There seems to be a great variation among cultural groups regarding emotional expression. Ethnographic studies indicate that some cultures are more expressive (e.g., hugging, kissing, and laughing boisterously) and others are more reserved (e.g., tilting their heads with a slight smile). This assignment requires you to read a research study that was conducted to determine whether these findings regarding cultural differences in emotional expression hold up under laboratory conditions.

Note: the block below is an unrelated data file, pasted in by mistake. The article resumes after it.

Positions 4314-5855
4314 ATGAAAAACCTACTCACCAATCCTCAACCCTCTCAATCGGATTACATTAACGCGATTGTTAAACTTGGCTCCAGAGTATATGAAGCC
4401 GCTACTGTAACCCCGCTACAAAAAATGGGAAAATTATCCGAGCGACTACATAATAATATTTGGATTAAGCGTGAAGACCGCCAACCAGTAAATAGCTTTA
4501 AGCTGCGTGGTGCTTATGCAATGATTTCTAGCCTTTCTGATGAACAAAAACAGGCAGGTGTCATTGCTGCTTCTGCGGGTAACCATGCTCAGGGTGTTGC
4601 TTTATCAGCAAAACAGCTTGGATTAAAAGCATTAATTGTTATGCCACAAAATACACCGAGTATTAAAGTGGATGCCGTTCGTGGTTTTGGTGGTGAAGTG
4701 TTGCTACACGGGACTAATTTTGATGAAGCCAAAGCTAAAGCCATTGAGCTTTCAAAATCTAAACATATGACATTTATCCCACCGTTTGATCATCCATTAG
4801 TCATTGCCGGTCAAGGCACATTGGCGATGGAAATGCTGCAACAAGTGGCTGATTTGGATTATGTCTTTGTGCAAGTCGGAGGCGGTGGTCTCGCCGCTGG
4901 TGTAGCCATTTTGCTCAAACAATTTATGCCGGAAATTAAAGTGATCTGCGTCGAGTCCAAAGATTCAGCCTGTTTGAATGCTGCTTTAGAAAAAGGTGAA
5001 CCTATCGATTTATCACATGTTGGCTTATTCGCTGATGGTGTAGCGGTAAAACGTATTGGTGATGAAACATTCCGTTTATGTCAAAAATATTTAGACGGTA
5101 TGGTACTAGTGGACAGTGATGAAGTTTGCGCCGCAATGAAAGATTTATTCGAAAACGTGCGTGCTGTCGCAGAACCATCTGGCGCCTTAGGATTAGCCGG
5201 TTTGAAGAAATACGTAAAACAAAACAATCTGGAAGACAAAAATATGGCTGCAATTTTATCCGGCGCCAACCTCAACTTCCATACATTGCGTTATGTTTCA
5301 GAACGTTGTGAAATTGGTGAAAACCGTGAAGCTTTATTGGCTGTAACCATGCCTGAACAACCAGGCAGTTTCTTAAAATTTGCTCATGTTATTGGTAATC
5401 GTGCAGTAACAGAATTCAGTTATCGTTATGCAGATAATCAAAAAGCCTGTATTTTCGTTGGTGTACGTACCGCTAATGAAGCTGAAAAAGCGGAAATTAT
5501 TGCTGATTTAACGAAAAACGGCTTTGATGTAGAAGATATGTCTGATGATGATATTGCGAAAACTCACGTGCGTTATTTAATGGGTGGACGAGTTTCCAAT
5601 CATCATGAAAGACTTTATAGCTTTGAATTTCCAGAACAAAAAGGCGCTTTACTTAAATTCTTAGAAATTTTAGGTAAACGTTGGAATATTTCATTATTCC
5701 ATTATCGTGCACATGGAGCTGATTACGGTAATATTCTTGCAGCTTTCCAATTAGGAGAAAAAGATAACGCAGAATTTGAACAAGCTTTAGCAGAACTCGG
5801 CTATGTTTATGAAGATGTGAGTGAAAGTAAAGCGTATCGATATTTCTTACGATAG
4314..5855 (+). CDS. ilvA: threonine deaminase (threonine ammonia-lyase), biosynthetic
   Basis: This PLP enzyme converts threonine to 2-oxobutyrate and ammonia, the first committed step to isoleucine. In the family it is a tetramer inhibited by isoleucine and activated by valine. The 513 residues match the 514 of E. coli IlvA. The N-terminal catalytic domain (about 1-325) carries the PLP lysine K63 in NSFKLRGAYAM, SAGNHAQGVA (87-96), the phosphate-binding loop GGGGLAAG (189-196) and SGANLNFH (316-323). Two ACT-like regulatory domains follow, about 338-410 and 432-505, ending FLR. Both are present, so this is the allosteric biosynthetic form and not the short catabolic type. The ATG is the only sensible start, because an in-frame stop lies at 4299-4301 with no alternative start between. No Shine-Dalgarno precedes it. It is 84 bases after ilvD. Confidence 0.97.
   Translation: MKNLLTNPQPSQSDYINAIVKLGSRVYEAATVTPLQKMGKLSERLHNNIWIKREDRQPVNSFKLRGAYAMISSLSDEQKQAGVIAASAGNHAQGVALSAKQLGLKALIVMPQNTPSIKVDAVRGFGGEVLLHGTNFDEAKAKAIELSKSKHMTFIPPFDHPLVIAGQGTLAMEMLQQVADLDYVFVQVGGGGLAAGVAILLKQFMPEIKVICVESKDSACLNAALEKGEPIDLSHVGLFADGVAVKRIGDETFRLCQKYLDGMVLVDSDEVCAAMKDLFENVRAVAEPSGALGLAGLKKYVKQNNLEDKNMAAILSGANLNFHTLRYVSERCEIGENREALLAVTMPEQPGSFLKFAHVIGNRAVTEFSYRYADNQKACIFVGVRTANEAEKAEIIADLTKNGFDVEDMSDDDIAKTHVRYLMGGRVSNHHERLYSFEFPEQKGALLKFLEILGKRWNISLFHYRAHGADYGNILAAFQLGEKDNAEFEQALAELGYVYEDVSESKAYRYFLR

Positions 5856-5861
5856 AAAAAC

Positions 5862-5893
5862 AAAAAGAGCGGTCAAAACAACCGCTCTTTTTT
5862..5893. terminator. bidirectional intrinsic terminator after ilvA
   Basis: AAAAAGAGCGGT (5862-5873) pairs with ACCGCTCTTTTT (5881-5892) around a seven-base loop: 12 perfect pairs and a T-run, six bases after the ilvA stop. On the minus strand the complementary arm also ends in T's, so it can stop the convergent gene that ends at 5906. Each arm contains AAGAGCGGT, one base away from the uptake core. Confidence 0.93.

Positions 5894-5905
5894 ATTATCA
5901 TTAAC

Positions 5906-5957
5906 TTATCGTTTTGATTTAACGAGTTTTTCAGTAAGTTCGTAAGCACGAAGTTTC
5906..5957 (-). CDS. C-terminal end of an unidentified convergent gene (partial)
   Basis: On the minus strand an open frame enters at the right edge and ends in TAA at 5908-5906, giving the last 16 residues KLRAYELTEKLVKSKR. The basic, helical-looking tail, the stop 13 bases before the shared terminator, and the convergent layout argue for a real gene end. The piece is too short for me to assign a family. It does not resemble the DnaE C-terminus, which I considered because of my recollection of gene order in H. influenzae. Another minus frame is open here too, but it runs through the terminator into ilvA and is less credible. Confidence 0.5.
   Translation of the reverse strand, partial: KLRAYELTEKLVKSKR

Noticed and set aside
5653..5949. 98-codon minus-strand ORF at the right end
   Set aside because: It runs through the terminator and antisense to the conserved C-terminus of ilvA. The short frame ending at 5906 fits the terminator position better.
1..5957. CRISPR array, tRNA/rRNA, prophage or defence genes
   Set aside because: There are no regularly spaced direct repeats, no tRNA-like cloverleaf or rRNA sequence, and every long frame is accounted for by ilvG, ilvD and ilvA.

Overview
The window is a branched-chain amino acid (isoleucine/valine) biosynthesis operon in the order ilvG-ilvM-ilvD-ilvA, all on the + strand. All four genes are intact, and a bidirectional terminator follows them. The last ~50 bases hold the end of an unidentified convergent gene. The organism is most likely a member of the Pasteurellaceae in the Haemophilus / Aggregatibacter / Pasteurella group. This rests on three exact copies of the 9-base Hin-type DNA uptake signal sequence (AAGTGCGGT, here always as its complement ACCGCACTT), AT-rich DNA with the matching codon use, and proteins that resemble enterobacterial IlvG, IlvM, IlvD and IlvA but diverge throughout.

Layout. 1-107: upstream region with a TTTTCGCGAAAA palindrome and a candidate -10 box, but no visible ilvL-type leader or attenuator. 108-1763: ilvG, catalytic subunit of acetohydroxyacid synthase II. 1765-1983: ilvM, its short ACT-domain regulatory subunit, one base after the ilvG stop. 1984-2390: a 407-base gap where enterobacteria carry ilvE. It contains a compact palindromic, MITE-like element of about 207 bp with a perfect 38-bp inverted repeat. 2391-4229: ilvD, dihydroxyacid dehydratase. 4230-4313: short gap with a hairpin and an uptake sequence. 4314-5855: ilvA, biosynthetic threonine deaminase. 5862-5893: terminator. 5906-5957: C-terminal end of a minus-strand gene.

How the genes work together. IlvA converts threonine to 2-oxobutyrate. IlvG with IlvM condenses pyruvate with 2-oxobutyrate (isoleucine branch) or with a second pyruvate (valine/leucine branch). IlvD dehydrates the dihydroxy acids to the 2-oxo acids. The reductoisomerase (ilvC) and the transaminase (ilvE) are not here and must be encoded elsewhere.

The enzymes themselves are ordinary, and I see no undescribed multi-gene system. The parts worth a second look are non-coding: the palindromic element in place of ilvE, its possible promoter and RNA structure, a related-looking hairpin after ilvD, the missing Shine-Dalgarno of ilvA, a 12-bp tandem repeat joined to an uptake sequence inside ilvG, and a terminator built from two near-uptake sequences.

could put you on some fish. A rat-nested spinning reel resulted in 15 minutes of timeout on the back of the boat, unfortunately close to his “sh*t bucket”, but he put me on the biggest red drum of my life, 35 inches. Usually, there’s no need to worry about overcrowded fishing spots, but as soon as we anchored and started reeling in reds, other guides swarmed us like flies. Fed up after 3 or 4 ruined spots, our guide mumbled “Well, this is a clusterf*ck if I’ve ever seen one”, hauled up the anchor, and motored out of the spot, cutting a handful of other boats’ taut lines. As the coast vanishes, species are losing the habitats they need to survive. Thousands of diverse species inhabit the once-plentiful Mississippi River Delta, from red drum to swamp rats to snow geese. All in all, the vast system of forests, swamps, marshes, river channels, estuaries, and islands make up one of the most productive wetland ecosystems in North America. Over 70 percent of waterfowl that use the Mississippi and Central flyways winter or stopover in Louisiana every year, and the Delta presents world-class fresh and saltwater fishing opportunities, not to mention the number of federally endangered species, such as the Louisiana black bear, that struggle to survive in the remaining coastal habitat. April 7, 2018: the best meal of my life. Back to Hopedale, four years later, except this time, we upgraded our living arrangements to an old steam-powered river boat a mile or two down the road. Smiley, the caretaker of the river boat, fixed a low country boil after we arrived back from the familiar channels of my 6th grade trip. With enough crawfish, shrimp, andouille sausage, and corn on the cob to fill up two 120-quart igloo coolers, we ate until the heavenly, creole food grew cold (about 3 or so hours). Our mouths on fire from the pounds of crab boil and Cajun seasoning mixed into the boiling water, we sat on the top deck of the riverboat and watched on CBS as Patrick Reed, to our dismay, sweep the field at The Masters.>GET ANSWER